Patience is at a premium in our day.
Fast food is too slow; now we can order ahead. Even “instant coffee” takes too long; now there’s Keurig. And of course, we have the monumental tribute to our desires for immediacy: smartphones and ubiquitous wifi. We’re always finding new ways to get around waiting in line, or waiting at all, from rapid passes at theme parks to (wisely) making every effort to avoid the Post Office and DMV altogether.
Many of these developments are wonderful. Why wait in line needlessly? I happily embrace the improvements. But at some point, we should pause to ask whether having it our way, right away, is leading us to overblown expectations of instant gratification in all of life. Not only are we impatient about fast food, coffee, information, and thrill rides, but are we losing our capacity to be patient altogether?
In the midst of the increasingly speedy expectations of our day, one aspect of the diamond of Jesus Christ that sparkles all the more brilliantly is his perfect patience. No one surpasses him, or even comes close to his ability to handle us with care, even in our worst fits of sin, with the life-changing strength of gentle kindness.
Patient with Friends
It was Philip, according to John 14:8, who so foolishly said, “Lord, show us the Father, and it is enough for us.” Jesus answers with compassion and patience, “Have I been with you so long, and you still do not know me, Philip? Whoever has seen me has seen the Father” (John 14:9).
When Thomas declared, “Unless I see in his hands the mark of the nails, and place my finger into the mark of the nails, and place my hand into his side, I will never believe” (John 20:25), Jesus again was patient with him — eight days patient — in accommodating his request.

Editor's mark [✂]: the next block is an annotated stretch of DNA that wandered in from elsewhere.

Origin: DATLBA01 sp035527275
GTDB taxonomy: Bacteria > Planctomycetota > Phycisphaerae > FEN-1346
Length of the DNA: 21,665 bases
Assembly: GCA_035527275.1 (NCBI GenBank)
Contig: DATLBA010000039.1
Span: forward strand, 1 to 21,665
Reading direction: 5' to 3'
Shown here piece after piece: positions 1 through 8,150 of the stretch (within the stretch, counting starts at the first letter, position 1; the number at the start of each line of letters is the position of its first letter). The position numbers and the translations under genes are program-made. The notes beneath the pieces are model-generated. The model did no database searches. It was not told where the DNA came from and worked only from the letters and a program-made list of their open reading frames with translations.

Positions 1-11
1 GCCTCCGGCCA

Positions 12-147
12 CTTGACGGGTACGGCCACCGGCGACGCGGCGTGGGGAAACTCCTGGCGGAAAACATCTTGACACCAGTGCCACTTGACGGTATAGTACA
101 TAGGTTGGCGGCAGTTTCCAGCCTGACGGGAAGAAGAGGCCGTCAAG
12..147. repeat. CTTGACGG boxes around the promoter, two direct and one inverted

Most dramatically, though, Peter saw Jesus’s perfect patience on display after denying him three times on the eve of his crucifixion. It should be no surprise, then, that Peter pays tribute at the end of his second letter to Christ’s amazing patience.
The Lord is not slow to fulfill his promise as some count slowness, but is patient toward you, not wishing that any should perish, but that all should reach repentance. . . . Count the patience of our Lord as salvation, just as our beloved brother Paul also wrote to you according to the wisdom given him. (2 Peter 3:9, 15)
Patient Even with Enemies
Perhaps, we might think, if there would have been anyone on whom the newly ascended Lord would have poured down fire, rather than his Holy Spirit, it would have been Saul of Tarsus. Saul surpassed his fellow Pharisees in zeal, and soon led the effort to snuff out the fledgling Jesus movement in Jerusalem. He even took his show on the road to round up members of this new sect and stop, at all costs, the spread of their offensive message about a crucified Messiah.
“Knowing ourselves as deeply sinful goes hand in hand with knowing Jesus as supremely patient.”
The risen, sovereign Christ had every right to take Saul out. The early church would have been thrilled with such an exhibition of his power from heaven, through whatever means necessary. But Jesus is not just powerful according to our natural expectations. He is surpassingly powerful. All authority in heaven and on earth is his (Matthew 28:18). And included in the arsenal of his manifold power is the shining strength of “perfect patience” — to which a converted Saul would pay tribute soon enough: